The myriad of unusual leaf and stem structures of the many varieties of succulents make them an ideal plant for the garden designer who is seeking a unique ornamental. Succulents have long been admired for their interesting forms, textures, flowers and colors.
There are over 50 plant families that are considered succulents, including agave, cactus, aloe, yucca, sedum, sempervivum, and euphorbia. Succulents are able to thrive in dry, arid climates because they have thick, fleshy leaves, stems and/or roots that allow them to retain water.
Growing succulents in Florida can be a challenge because the counterpart to our dry season is the wet season, making it difficult to sustain the dry growing conditions that succulents require. For that reason many people prefer to grow succulents in containers that can be moved when the rainy season starts.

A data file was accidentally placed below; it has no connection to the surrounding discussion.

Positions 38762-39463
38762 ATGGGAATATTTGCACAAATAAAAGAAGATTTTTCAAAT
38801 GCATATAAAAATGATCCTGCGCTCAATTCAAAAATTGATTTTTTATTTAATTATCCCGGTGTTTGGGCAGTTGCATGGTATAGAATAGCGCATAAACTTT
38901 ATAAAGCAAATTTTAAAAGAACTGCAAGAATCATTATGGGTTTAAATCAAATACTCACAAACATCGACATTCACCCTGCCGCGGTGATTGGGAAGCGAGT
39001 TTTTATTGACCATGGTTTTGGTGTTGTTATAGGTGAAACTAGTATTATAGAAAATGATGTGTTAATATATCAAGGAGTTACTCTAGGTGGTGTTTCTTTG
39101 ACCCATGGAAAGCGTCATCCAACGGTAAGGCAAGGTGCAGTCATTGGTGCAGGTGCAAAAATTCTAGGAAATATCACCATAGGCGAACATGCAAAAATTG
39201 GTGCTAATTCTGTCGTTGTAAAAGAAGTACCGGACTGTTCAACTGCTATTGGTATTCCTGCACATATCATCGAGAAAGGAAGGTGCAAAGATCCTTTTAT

Whether growing succulents in containers or in the ground, they require well-drained, porous soil. Use a soil mixture that includes mostly coarse sand or crushed lava and very little woody or organic matter. Most succulent varieties need at least a half day to a full day of sunlight although they will appreciate shade or some protection from the hot afternoon sun. Allow the soil to slightly dry out between watering. Fertilize them regularly with a high quality fertilizer that contains micro-nutrients.
The euphorbia milii ‘crown of thorns’ is one of our favorite succulents, particularly the Thai hybrids with their large leaves and flowers that bloom year round. Other favored succulents are the kalanchoe ‘fantastic’, euphorbia ‘firesticks’, senicio ‘blue chalk’, various aloes, agave, echeverias and sedums. The many varieties within the succulent plant families are popular with collectors because each one has a unique and distinctive appearance.
Euphorbia milii 'crown of thorns' Thai hybrid